THE SIEGE / Bosnian town's diary of despair: As the ravaged town of Srebrenica comes under heavy shelling, the world's politicians debate its future

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The Independent Online
THE SIEGE of Srebrenica began just over a year ago, in April 1992, when Bosnian Serbs opposed to the republic's independence took up arms against the local Muslim and Croatian communities.

The embattled residents were left to survive without outside help for more than seven months, until the United Nations, on its third try, took a 22-truck food convoy into the town on 28 November. A second shipment of aid arrived two weeks later, but the reprieve was temporary; surrounding Serbian forces blocked all further supplies.

The town weathered the winter unaided. On 23 February, the Srebrenica War Council reported that 2,149 people had died from sickness or hunger. Another 2,562 had been killed in the fighting and 14,350 were injured. A week later, the United States began air drops of food to Bosnia. On 6 March five US cargo planes dropped 27 tons of food around Srebrenica and the nearby Muslim town of Konjevic Polje. At the same time, Simon Mardel of the World Health Organisation visited eastern Bosnia with General Philippe Morillon, the UN force commander, and reported 20 to 30 were dying in Srebrenica daily.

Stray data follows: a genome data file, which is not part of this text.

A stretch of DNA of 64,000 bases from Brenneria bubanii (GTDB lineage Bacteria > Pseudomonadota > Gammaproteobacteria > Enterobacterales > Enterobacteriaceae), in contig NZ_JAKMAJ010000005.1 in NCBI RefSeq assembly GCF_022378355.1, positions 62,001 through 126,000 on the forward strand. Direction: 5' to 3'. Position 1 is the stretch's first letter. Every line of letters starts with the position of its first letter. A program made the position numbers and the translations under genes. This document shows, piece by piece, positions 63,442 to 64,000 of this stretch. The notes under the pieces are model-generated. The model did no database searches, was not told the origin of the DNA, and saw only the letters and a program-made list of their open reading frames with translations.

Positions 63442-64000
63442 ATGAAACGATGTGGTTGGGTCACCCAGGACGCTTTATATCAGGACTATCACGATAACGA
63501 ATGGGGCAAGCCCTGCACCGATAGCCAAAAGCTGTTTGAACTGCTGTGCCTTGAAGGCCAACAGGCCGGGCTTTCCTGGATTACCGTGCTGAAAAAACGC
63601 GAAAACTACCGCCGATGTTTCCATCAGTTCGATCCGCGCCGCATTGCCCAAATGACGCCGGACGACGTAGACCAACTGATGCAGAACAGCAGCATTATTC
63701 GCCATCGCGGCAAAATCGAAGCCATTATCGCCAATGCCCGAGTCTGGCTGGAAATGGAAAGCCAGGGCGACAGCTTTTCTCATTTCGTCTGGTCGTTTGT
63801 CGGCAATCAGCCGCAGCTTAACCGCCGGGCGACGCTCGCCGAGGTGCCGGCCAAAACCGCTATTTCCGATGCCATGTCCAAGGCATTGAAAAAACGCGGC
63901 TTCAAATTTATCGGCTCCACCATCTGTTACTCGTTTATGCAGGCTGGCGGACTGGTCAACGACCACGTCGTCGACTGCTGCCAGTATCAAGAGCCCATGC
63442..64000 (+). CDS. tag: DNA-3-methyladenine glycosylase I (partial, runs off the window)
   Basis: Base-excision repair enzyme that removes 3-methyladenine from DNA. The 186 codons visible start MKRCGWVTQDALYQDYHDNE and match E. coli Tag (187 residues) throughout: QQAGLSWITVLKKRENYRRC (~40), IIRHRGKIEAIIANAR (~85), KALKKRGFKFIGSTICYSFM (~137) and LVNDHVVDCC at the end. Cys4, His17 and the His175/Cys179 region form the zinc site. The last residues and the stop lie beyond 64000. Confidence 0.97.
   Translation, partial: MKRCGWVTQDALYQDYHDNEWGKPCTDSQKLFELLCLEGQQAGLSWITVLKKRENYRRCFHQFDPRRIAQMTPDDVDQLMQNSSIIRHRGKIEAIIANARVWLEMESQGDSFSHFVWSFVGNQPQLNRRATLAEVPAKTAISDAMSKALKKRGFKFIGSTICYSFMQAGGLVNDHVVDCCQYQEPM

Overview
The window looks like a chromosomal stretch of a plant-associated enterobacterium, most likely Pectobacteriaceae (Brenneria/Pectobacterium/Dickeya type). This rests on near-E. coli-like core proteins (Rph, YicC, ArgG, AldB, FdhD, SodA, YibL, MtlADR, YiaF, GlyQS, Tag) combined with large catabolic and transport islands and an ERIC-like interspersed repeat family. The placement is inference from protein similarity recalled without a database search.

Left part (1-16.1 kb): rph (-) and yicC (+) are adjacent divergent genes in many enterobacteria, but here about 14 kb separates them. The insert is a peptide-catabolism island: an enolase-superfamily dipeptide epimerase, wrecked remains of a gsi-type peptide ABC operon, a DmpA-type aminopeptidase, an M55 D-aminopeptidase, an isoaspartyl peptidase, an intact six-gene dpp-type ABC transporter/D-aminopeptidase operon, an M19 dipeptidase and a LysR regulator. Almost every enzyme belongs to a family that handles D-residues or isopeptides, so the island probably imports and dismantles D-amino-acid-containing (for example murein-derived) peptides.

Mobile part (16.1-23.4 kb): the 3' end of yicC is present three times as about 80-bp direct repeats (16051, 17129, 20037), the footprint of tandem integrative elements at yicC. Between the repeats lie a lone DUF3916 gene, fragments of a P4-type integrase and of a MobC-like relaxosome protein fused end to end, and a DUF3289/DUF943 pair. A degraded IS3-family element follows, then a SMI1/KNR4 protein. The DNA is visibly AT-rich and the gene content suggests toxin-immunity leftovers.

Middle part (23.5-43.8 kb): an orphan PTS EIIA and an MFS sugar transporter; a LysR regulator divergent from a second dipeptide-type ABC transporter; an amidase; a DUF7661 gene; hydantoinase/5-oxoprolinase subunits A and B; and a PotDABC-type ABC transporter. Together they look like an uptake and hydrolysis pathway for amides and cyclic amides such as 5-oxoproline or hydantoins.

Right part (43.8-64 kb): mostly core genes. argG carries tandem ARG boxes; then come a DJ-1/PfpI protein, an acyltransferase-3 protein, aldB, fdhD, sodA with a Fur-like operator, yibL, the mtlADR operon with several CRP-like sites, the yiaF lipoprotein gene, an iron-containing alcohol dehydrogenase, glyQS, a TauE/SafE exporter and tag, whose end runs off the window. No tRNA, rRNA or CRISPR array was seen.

It seemed that salvation was at hand on 13 March, when General Morillon broadcast a statement from Srebrenica demanding a cessation of the Serbian offensive and the opening of land corridors to the besieged city. The general said he was staying on as a gesture of solidarity with local people. Six days later a UN convoy, led by General Morillon, reached Srebrenica after lengthy negotiations with the Bosnian Serb forces. Thousands of Muslims mobbed the convoy carrying the sick and wounded as it prepared to leave for Tuzla the next day. Nearly 700 refugees scrambled aboard the empty trucks.

A second UN convoy, delayed for more than two weeks by Serbian and Bosnian Serb authorities, reached the town on 28 March. Scenes of chaos surrounded the evacuation the following day of more than 2,000 Muslims. Two people, including a baby, died in the scramble. UN officials suspended the evacuations on 31 March, after two women and five children in the convoy were crushed to death en route to Tuzla, the Muslim government stronghold in the north.

By 5 April, the UN had announced plans to move up to 15,000 refugees out of Srebrenica, and two days later the town's leaders authorised the departure of 1,600 women and children.

On 9 April, local Muslim leaders, claiming that the UN evacuation plans were tantamount to 'ethnic cleansing', refused to allow any more civilians to leave.

On 12 April, Bosnian Serb forces shelled the town, killing at least 56 people and wounding more than 70. What may prove to have been the last, lucky group of 800 refugees were taken out by UN trucks on 13 April.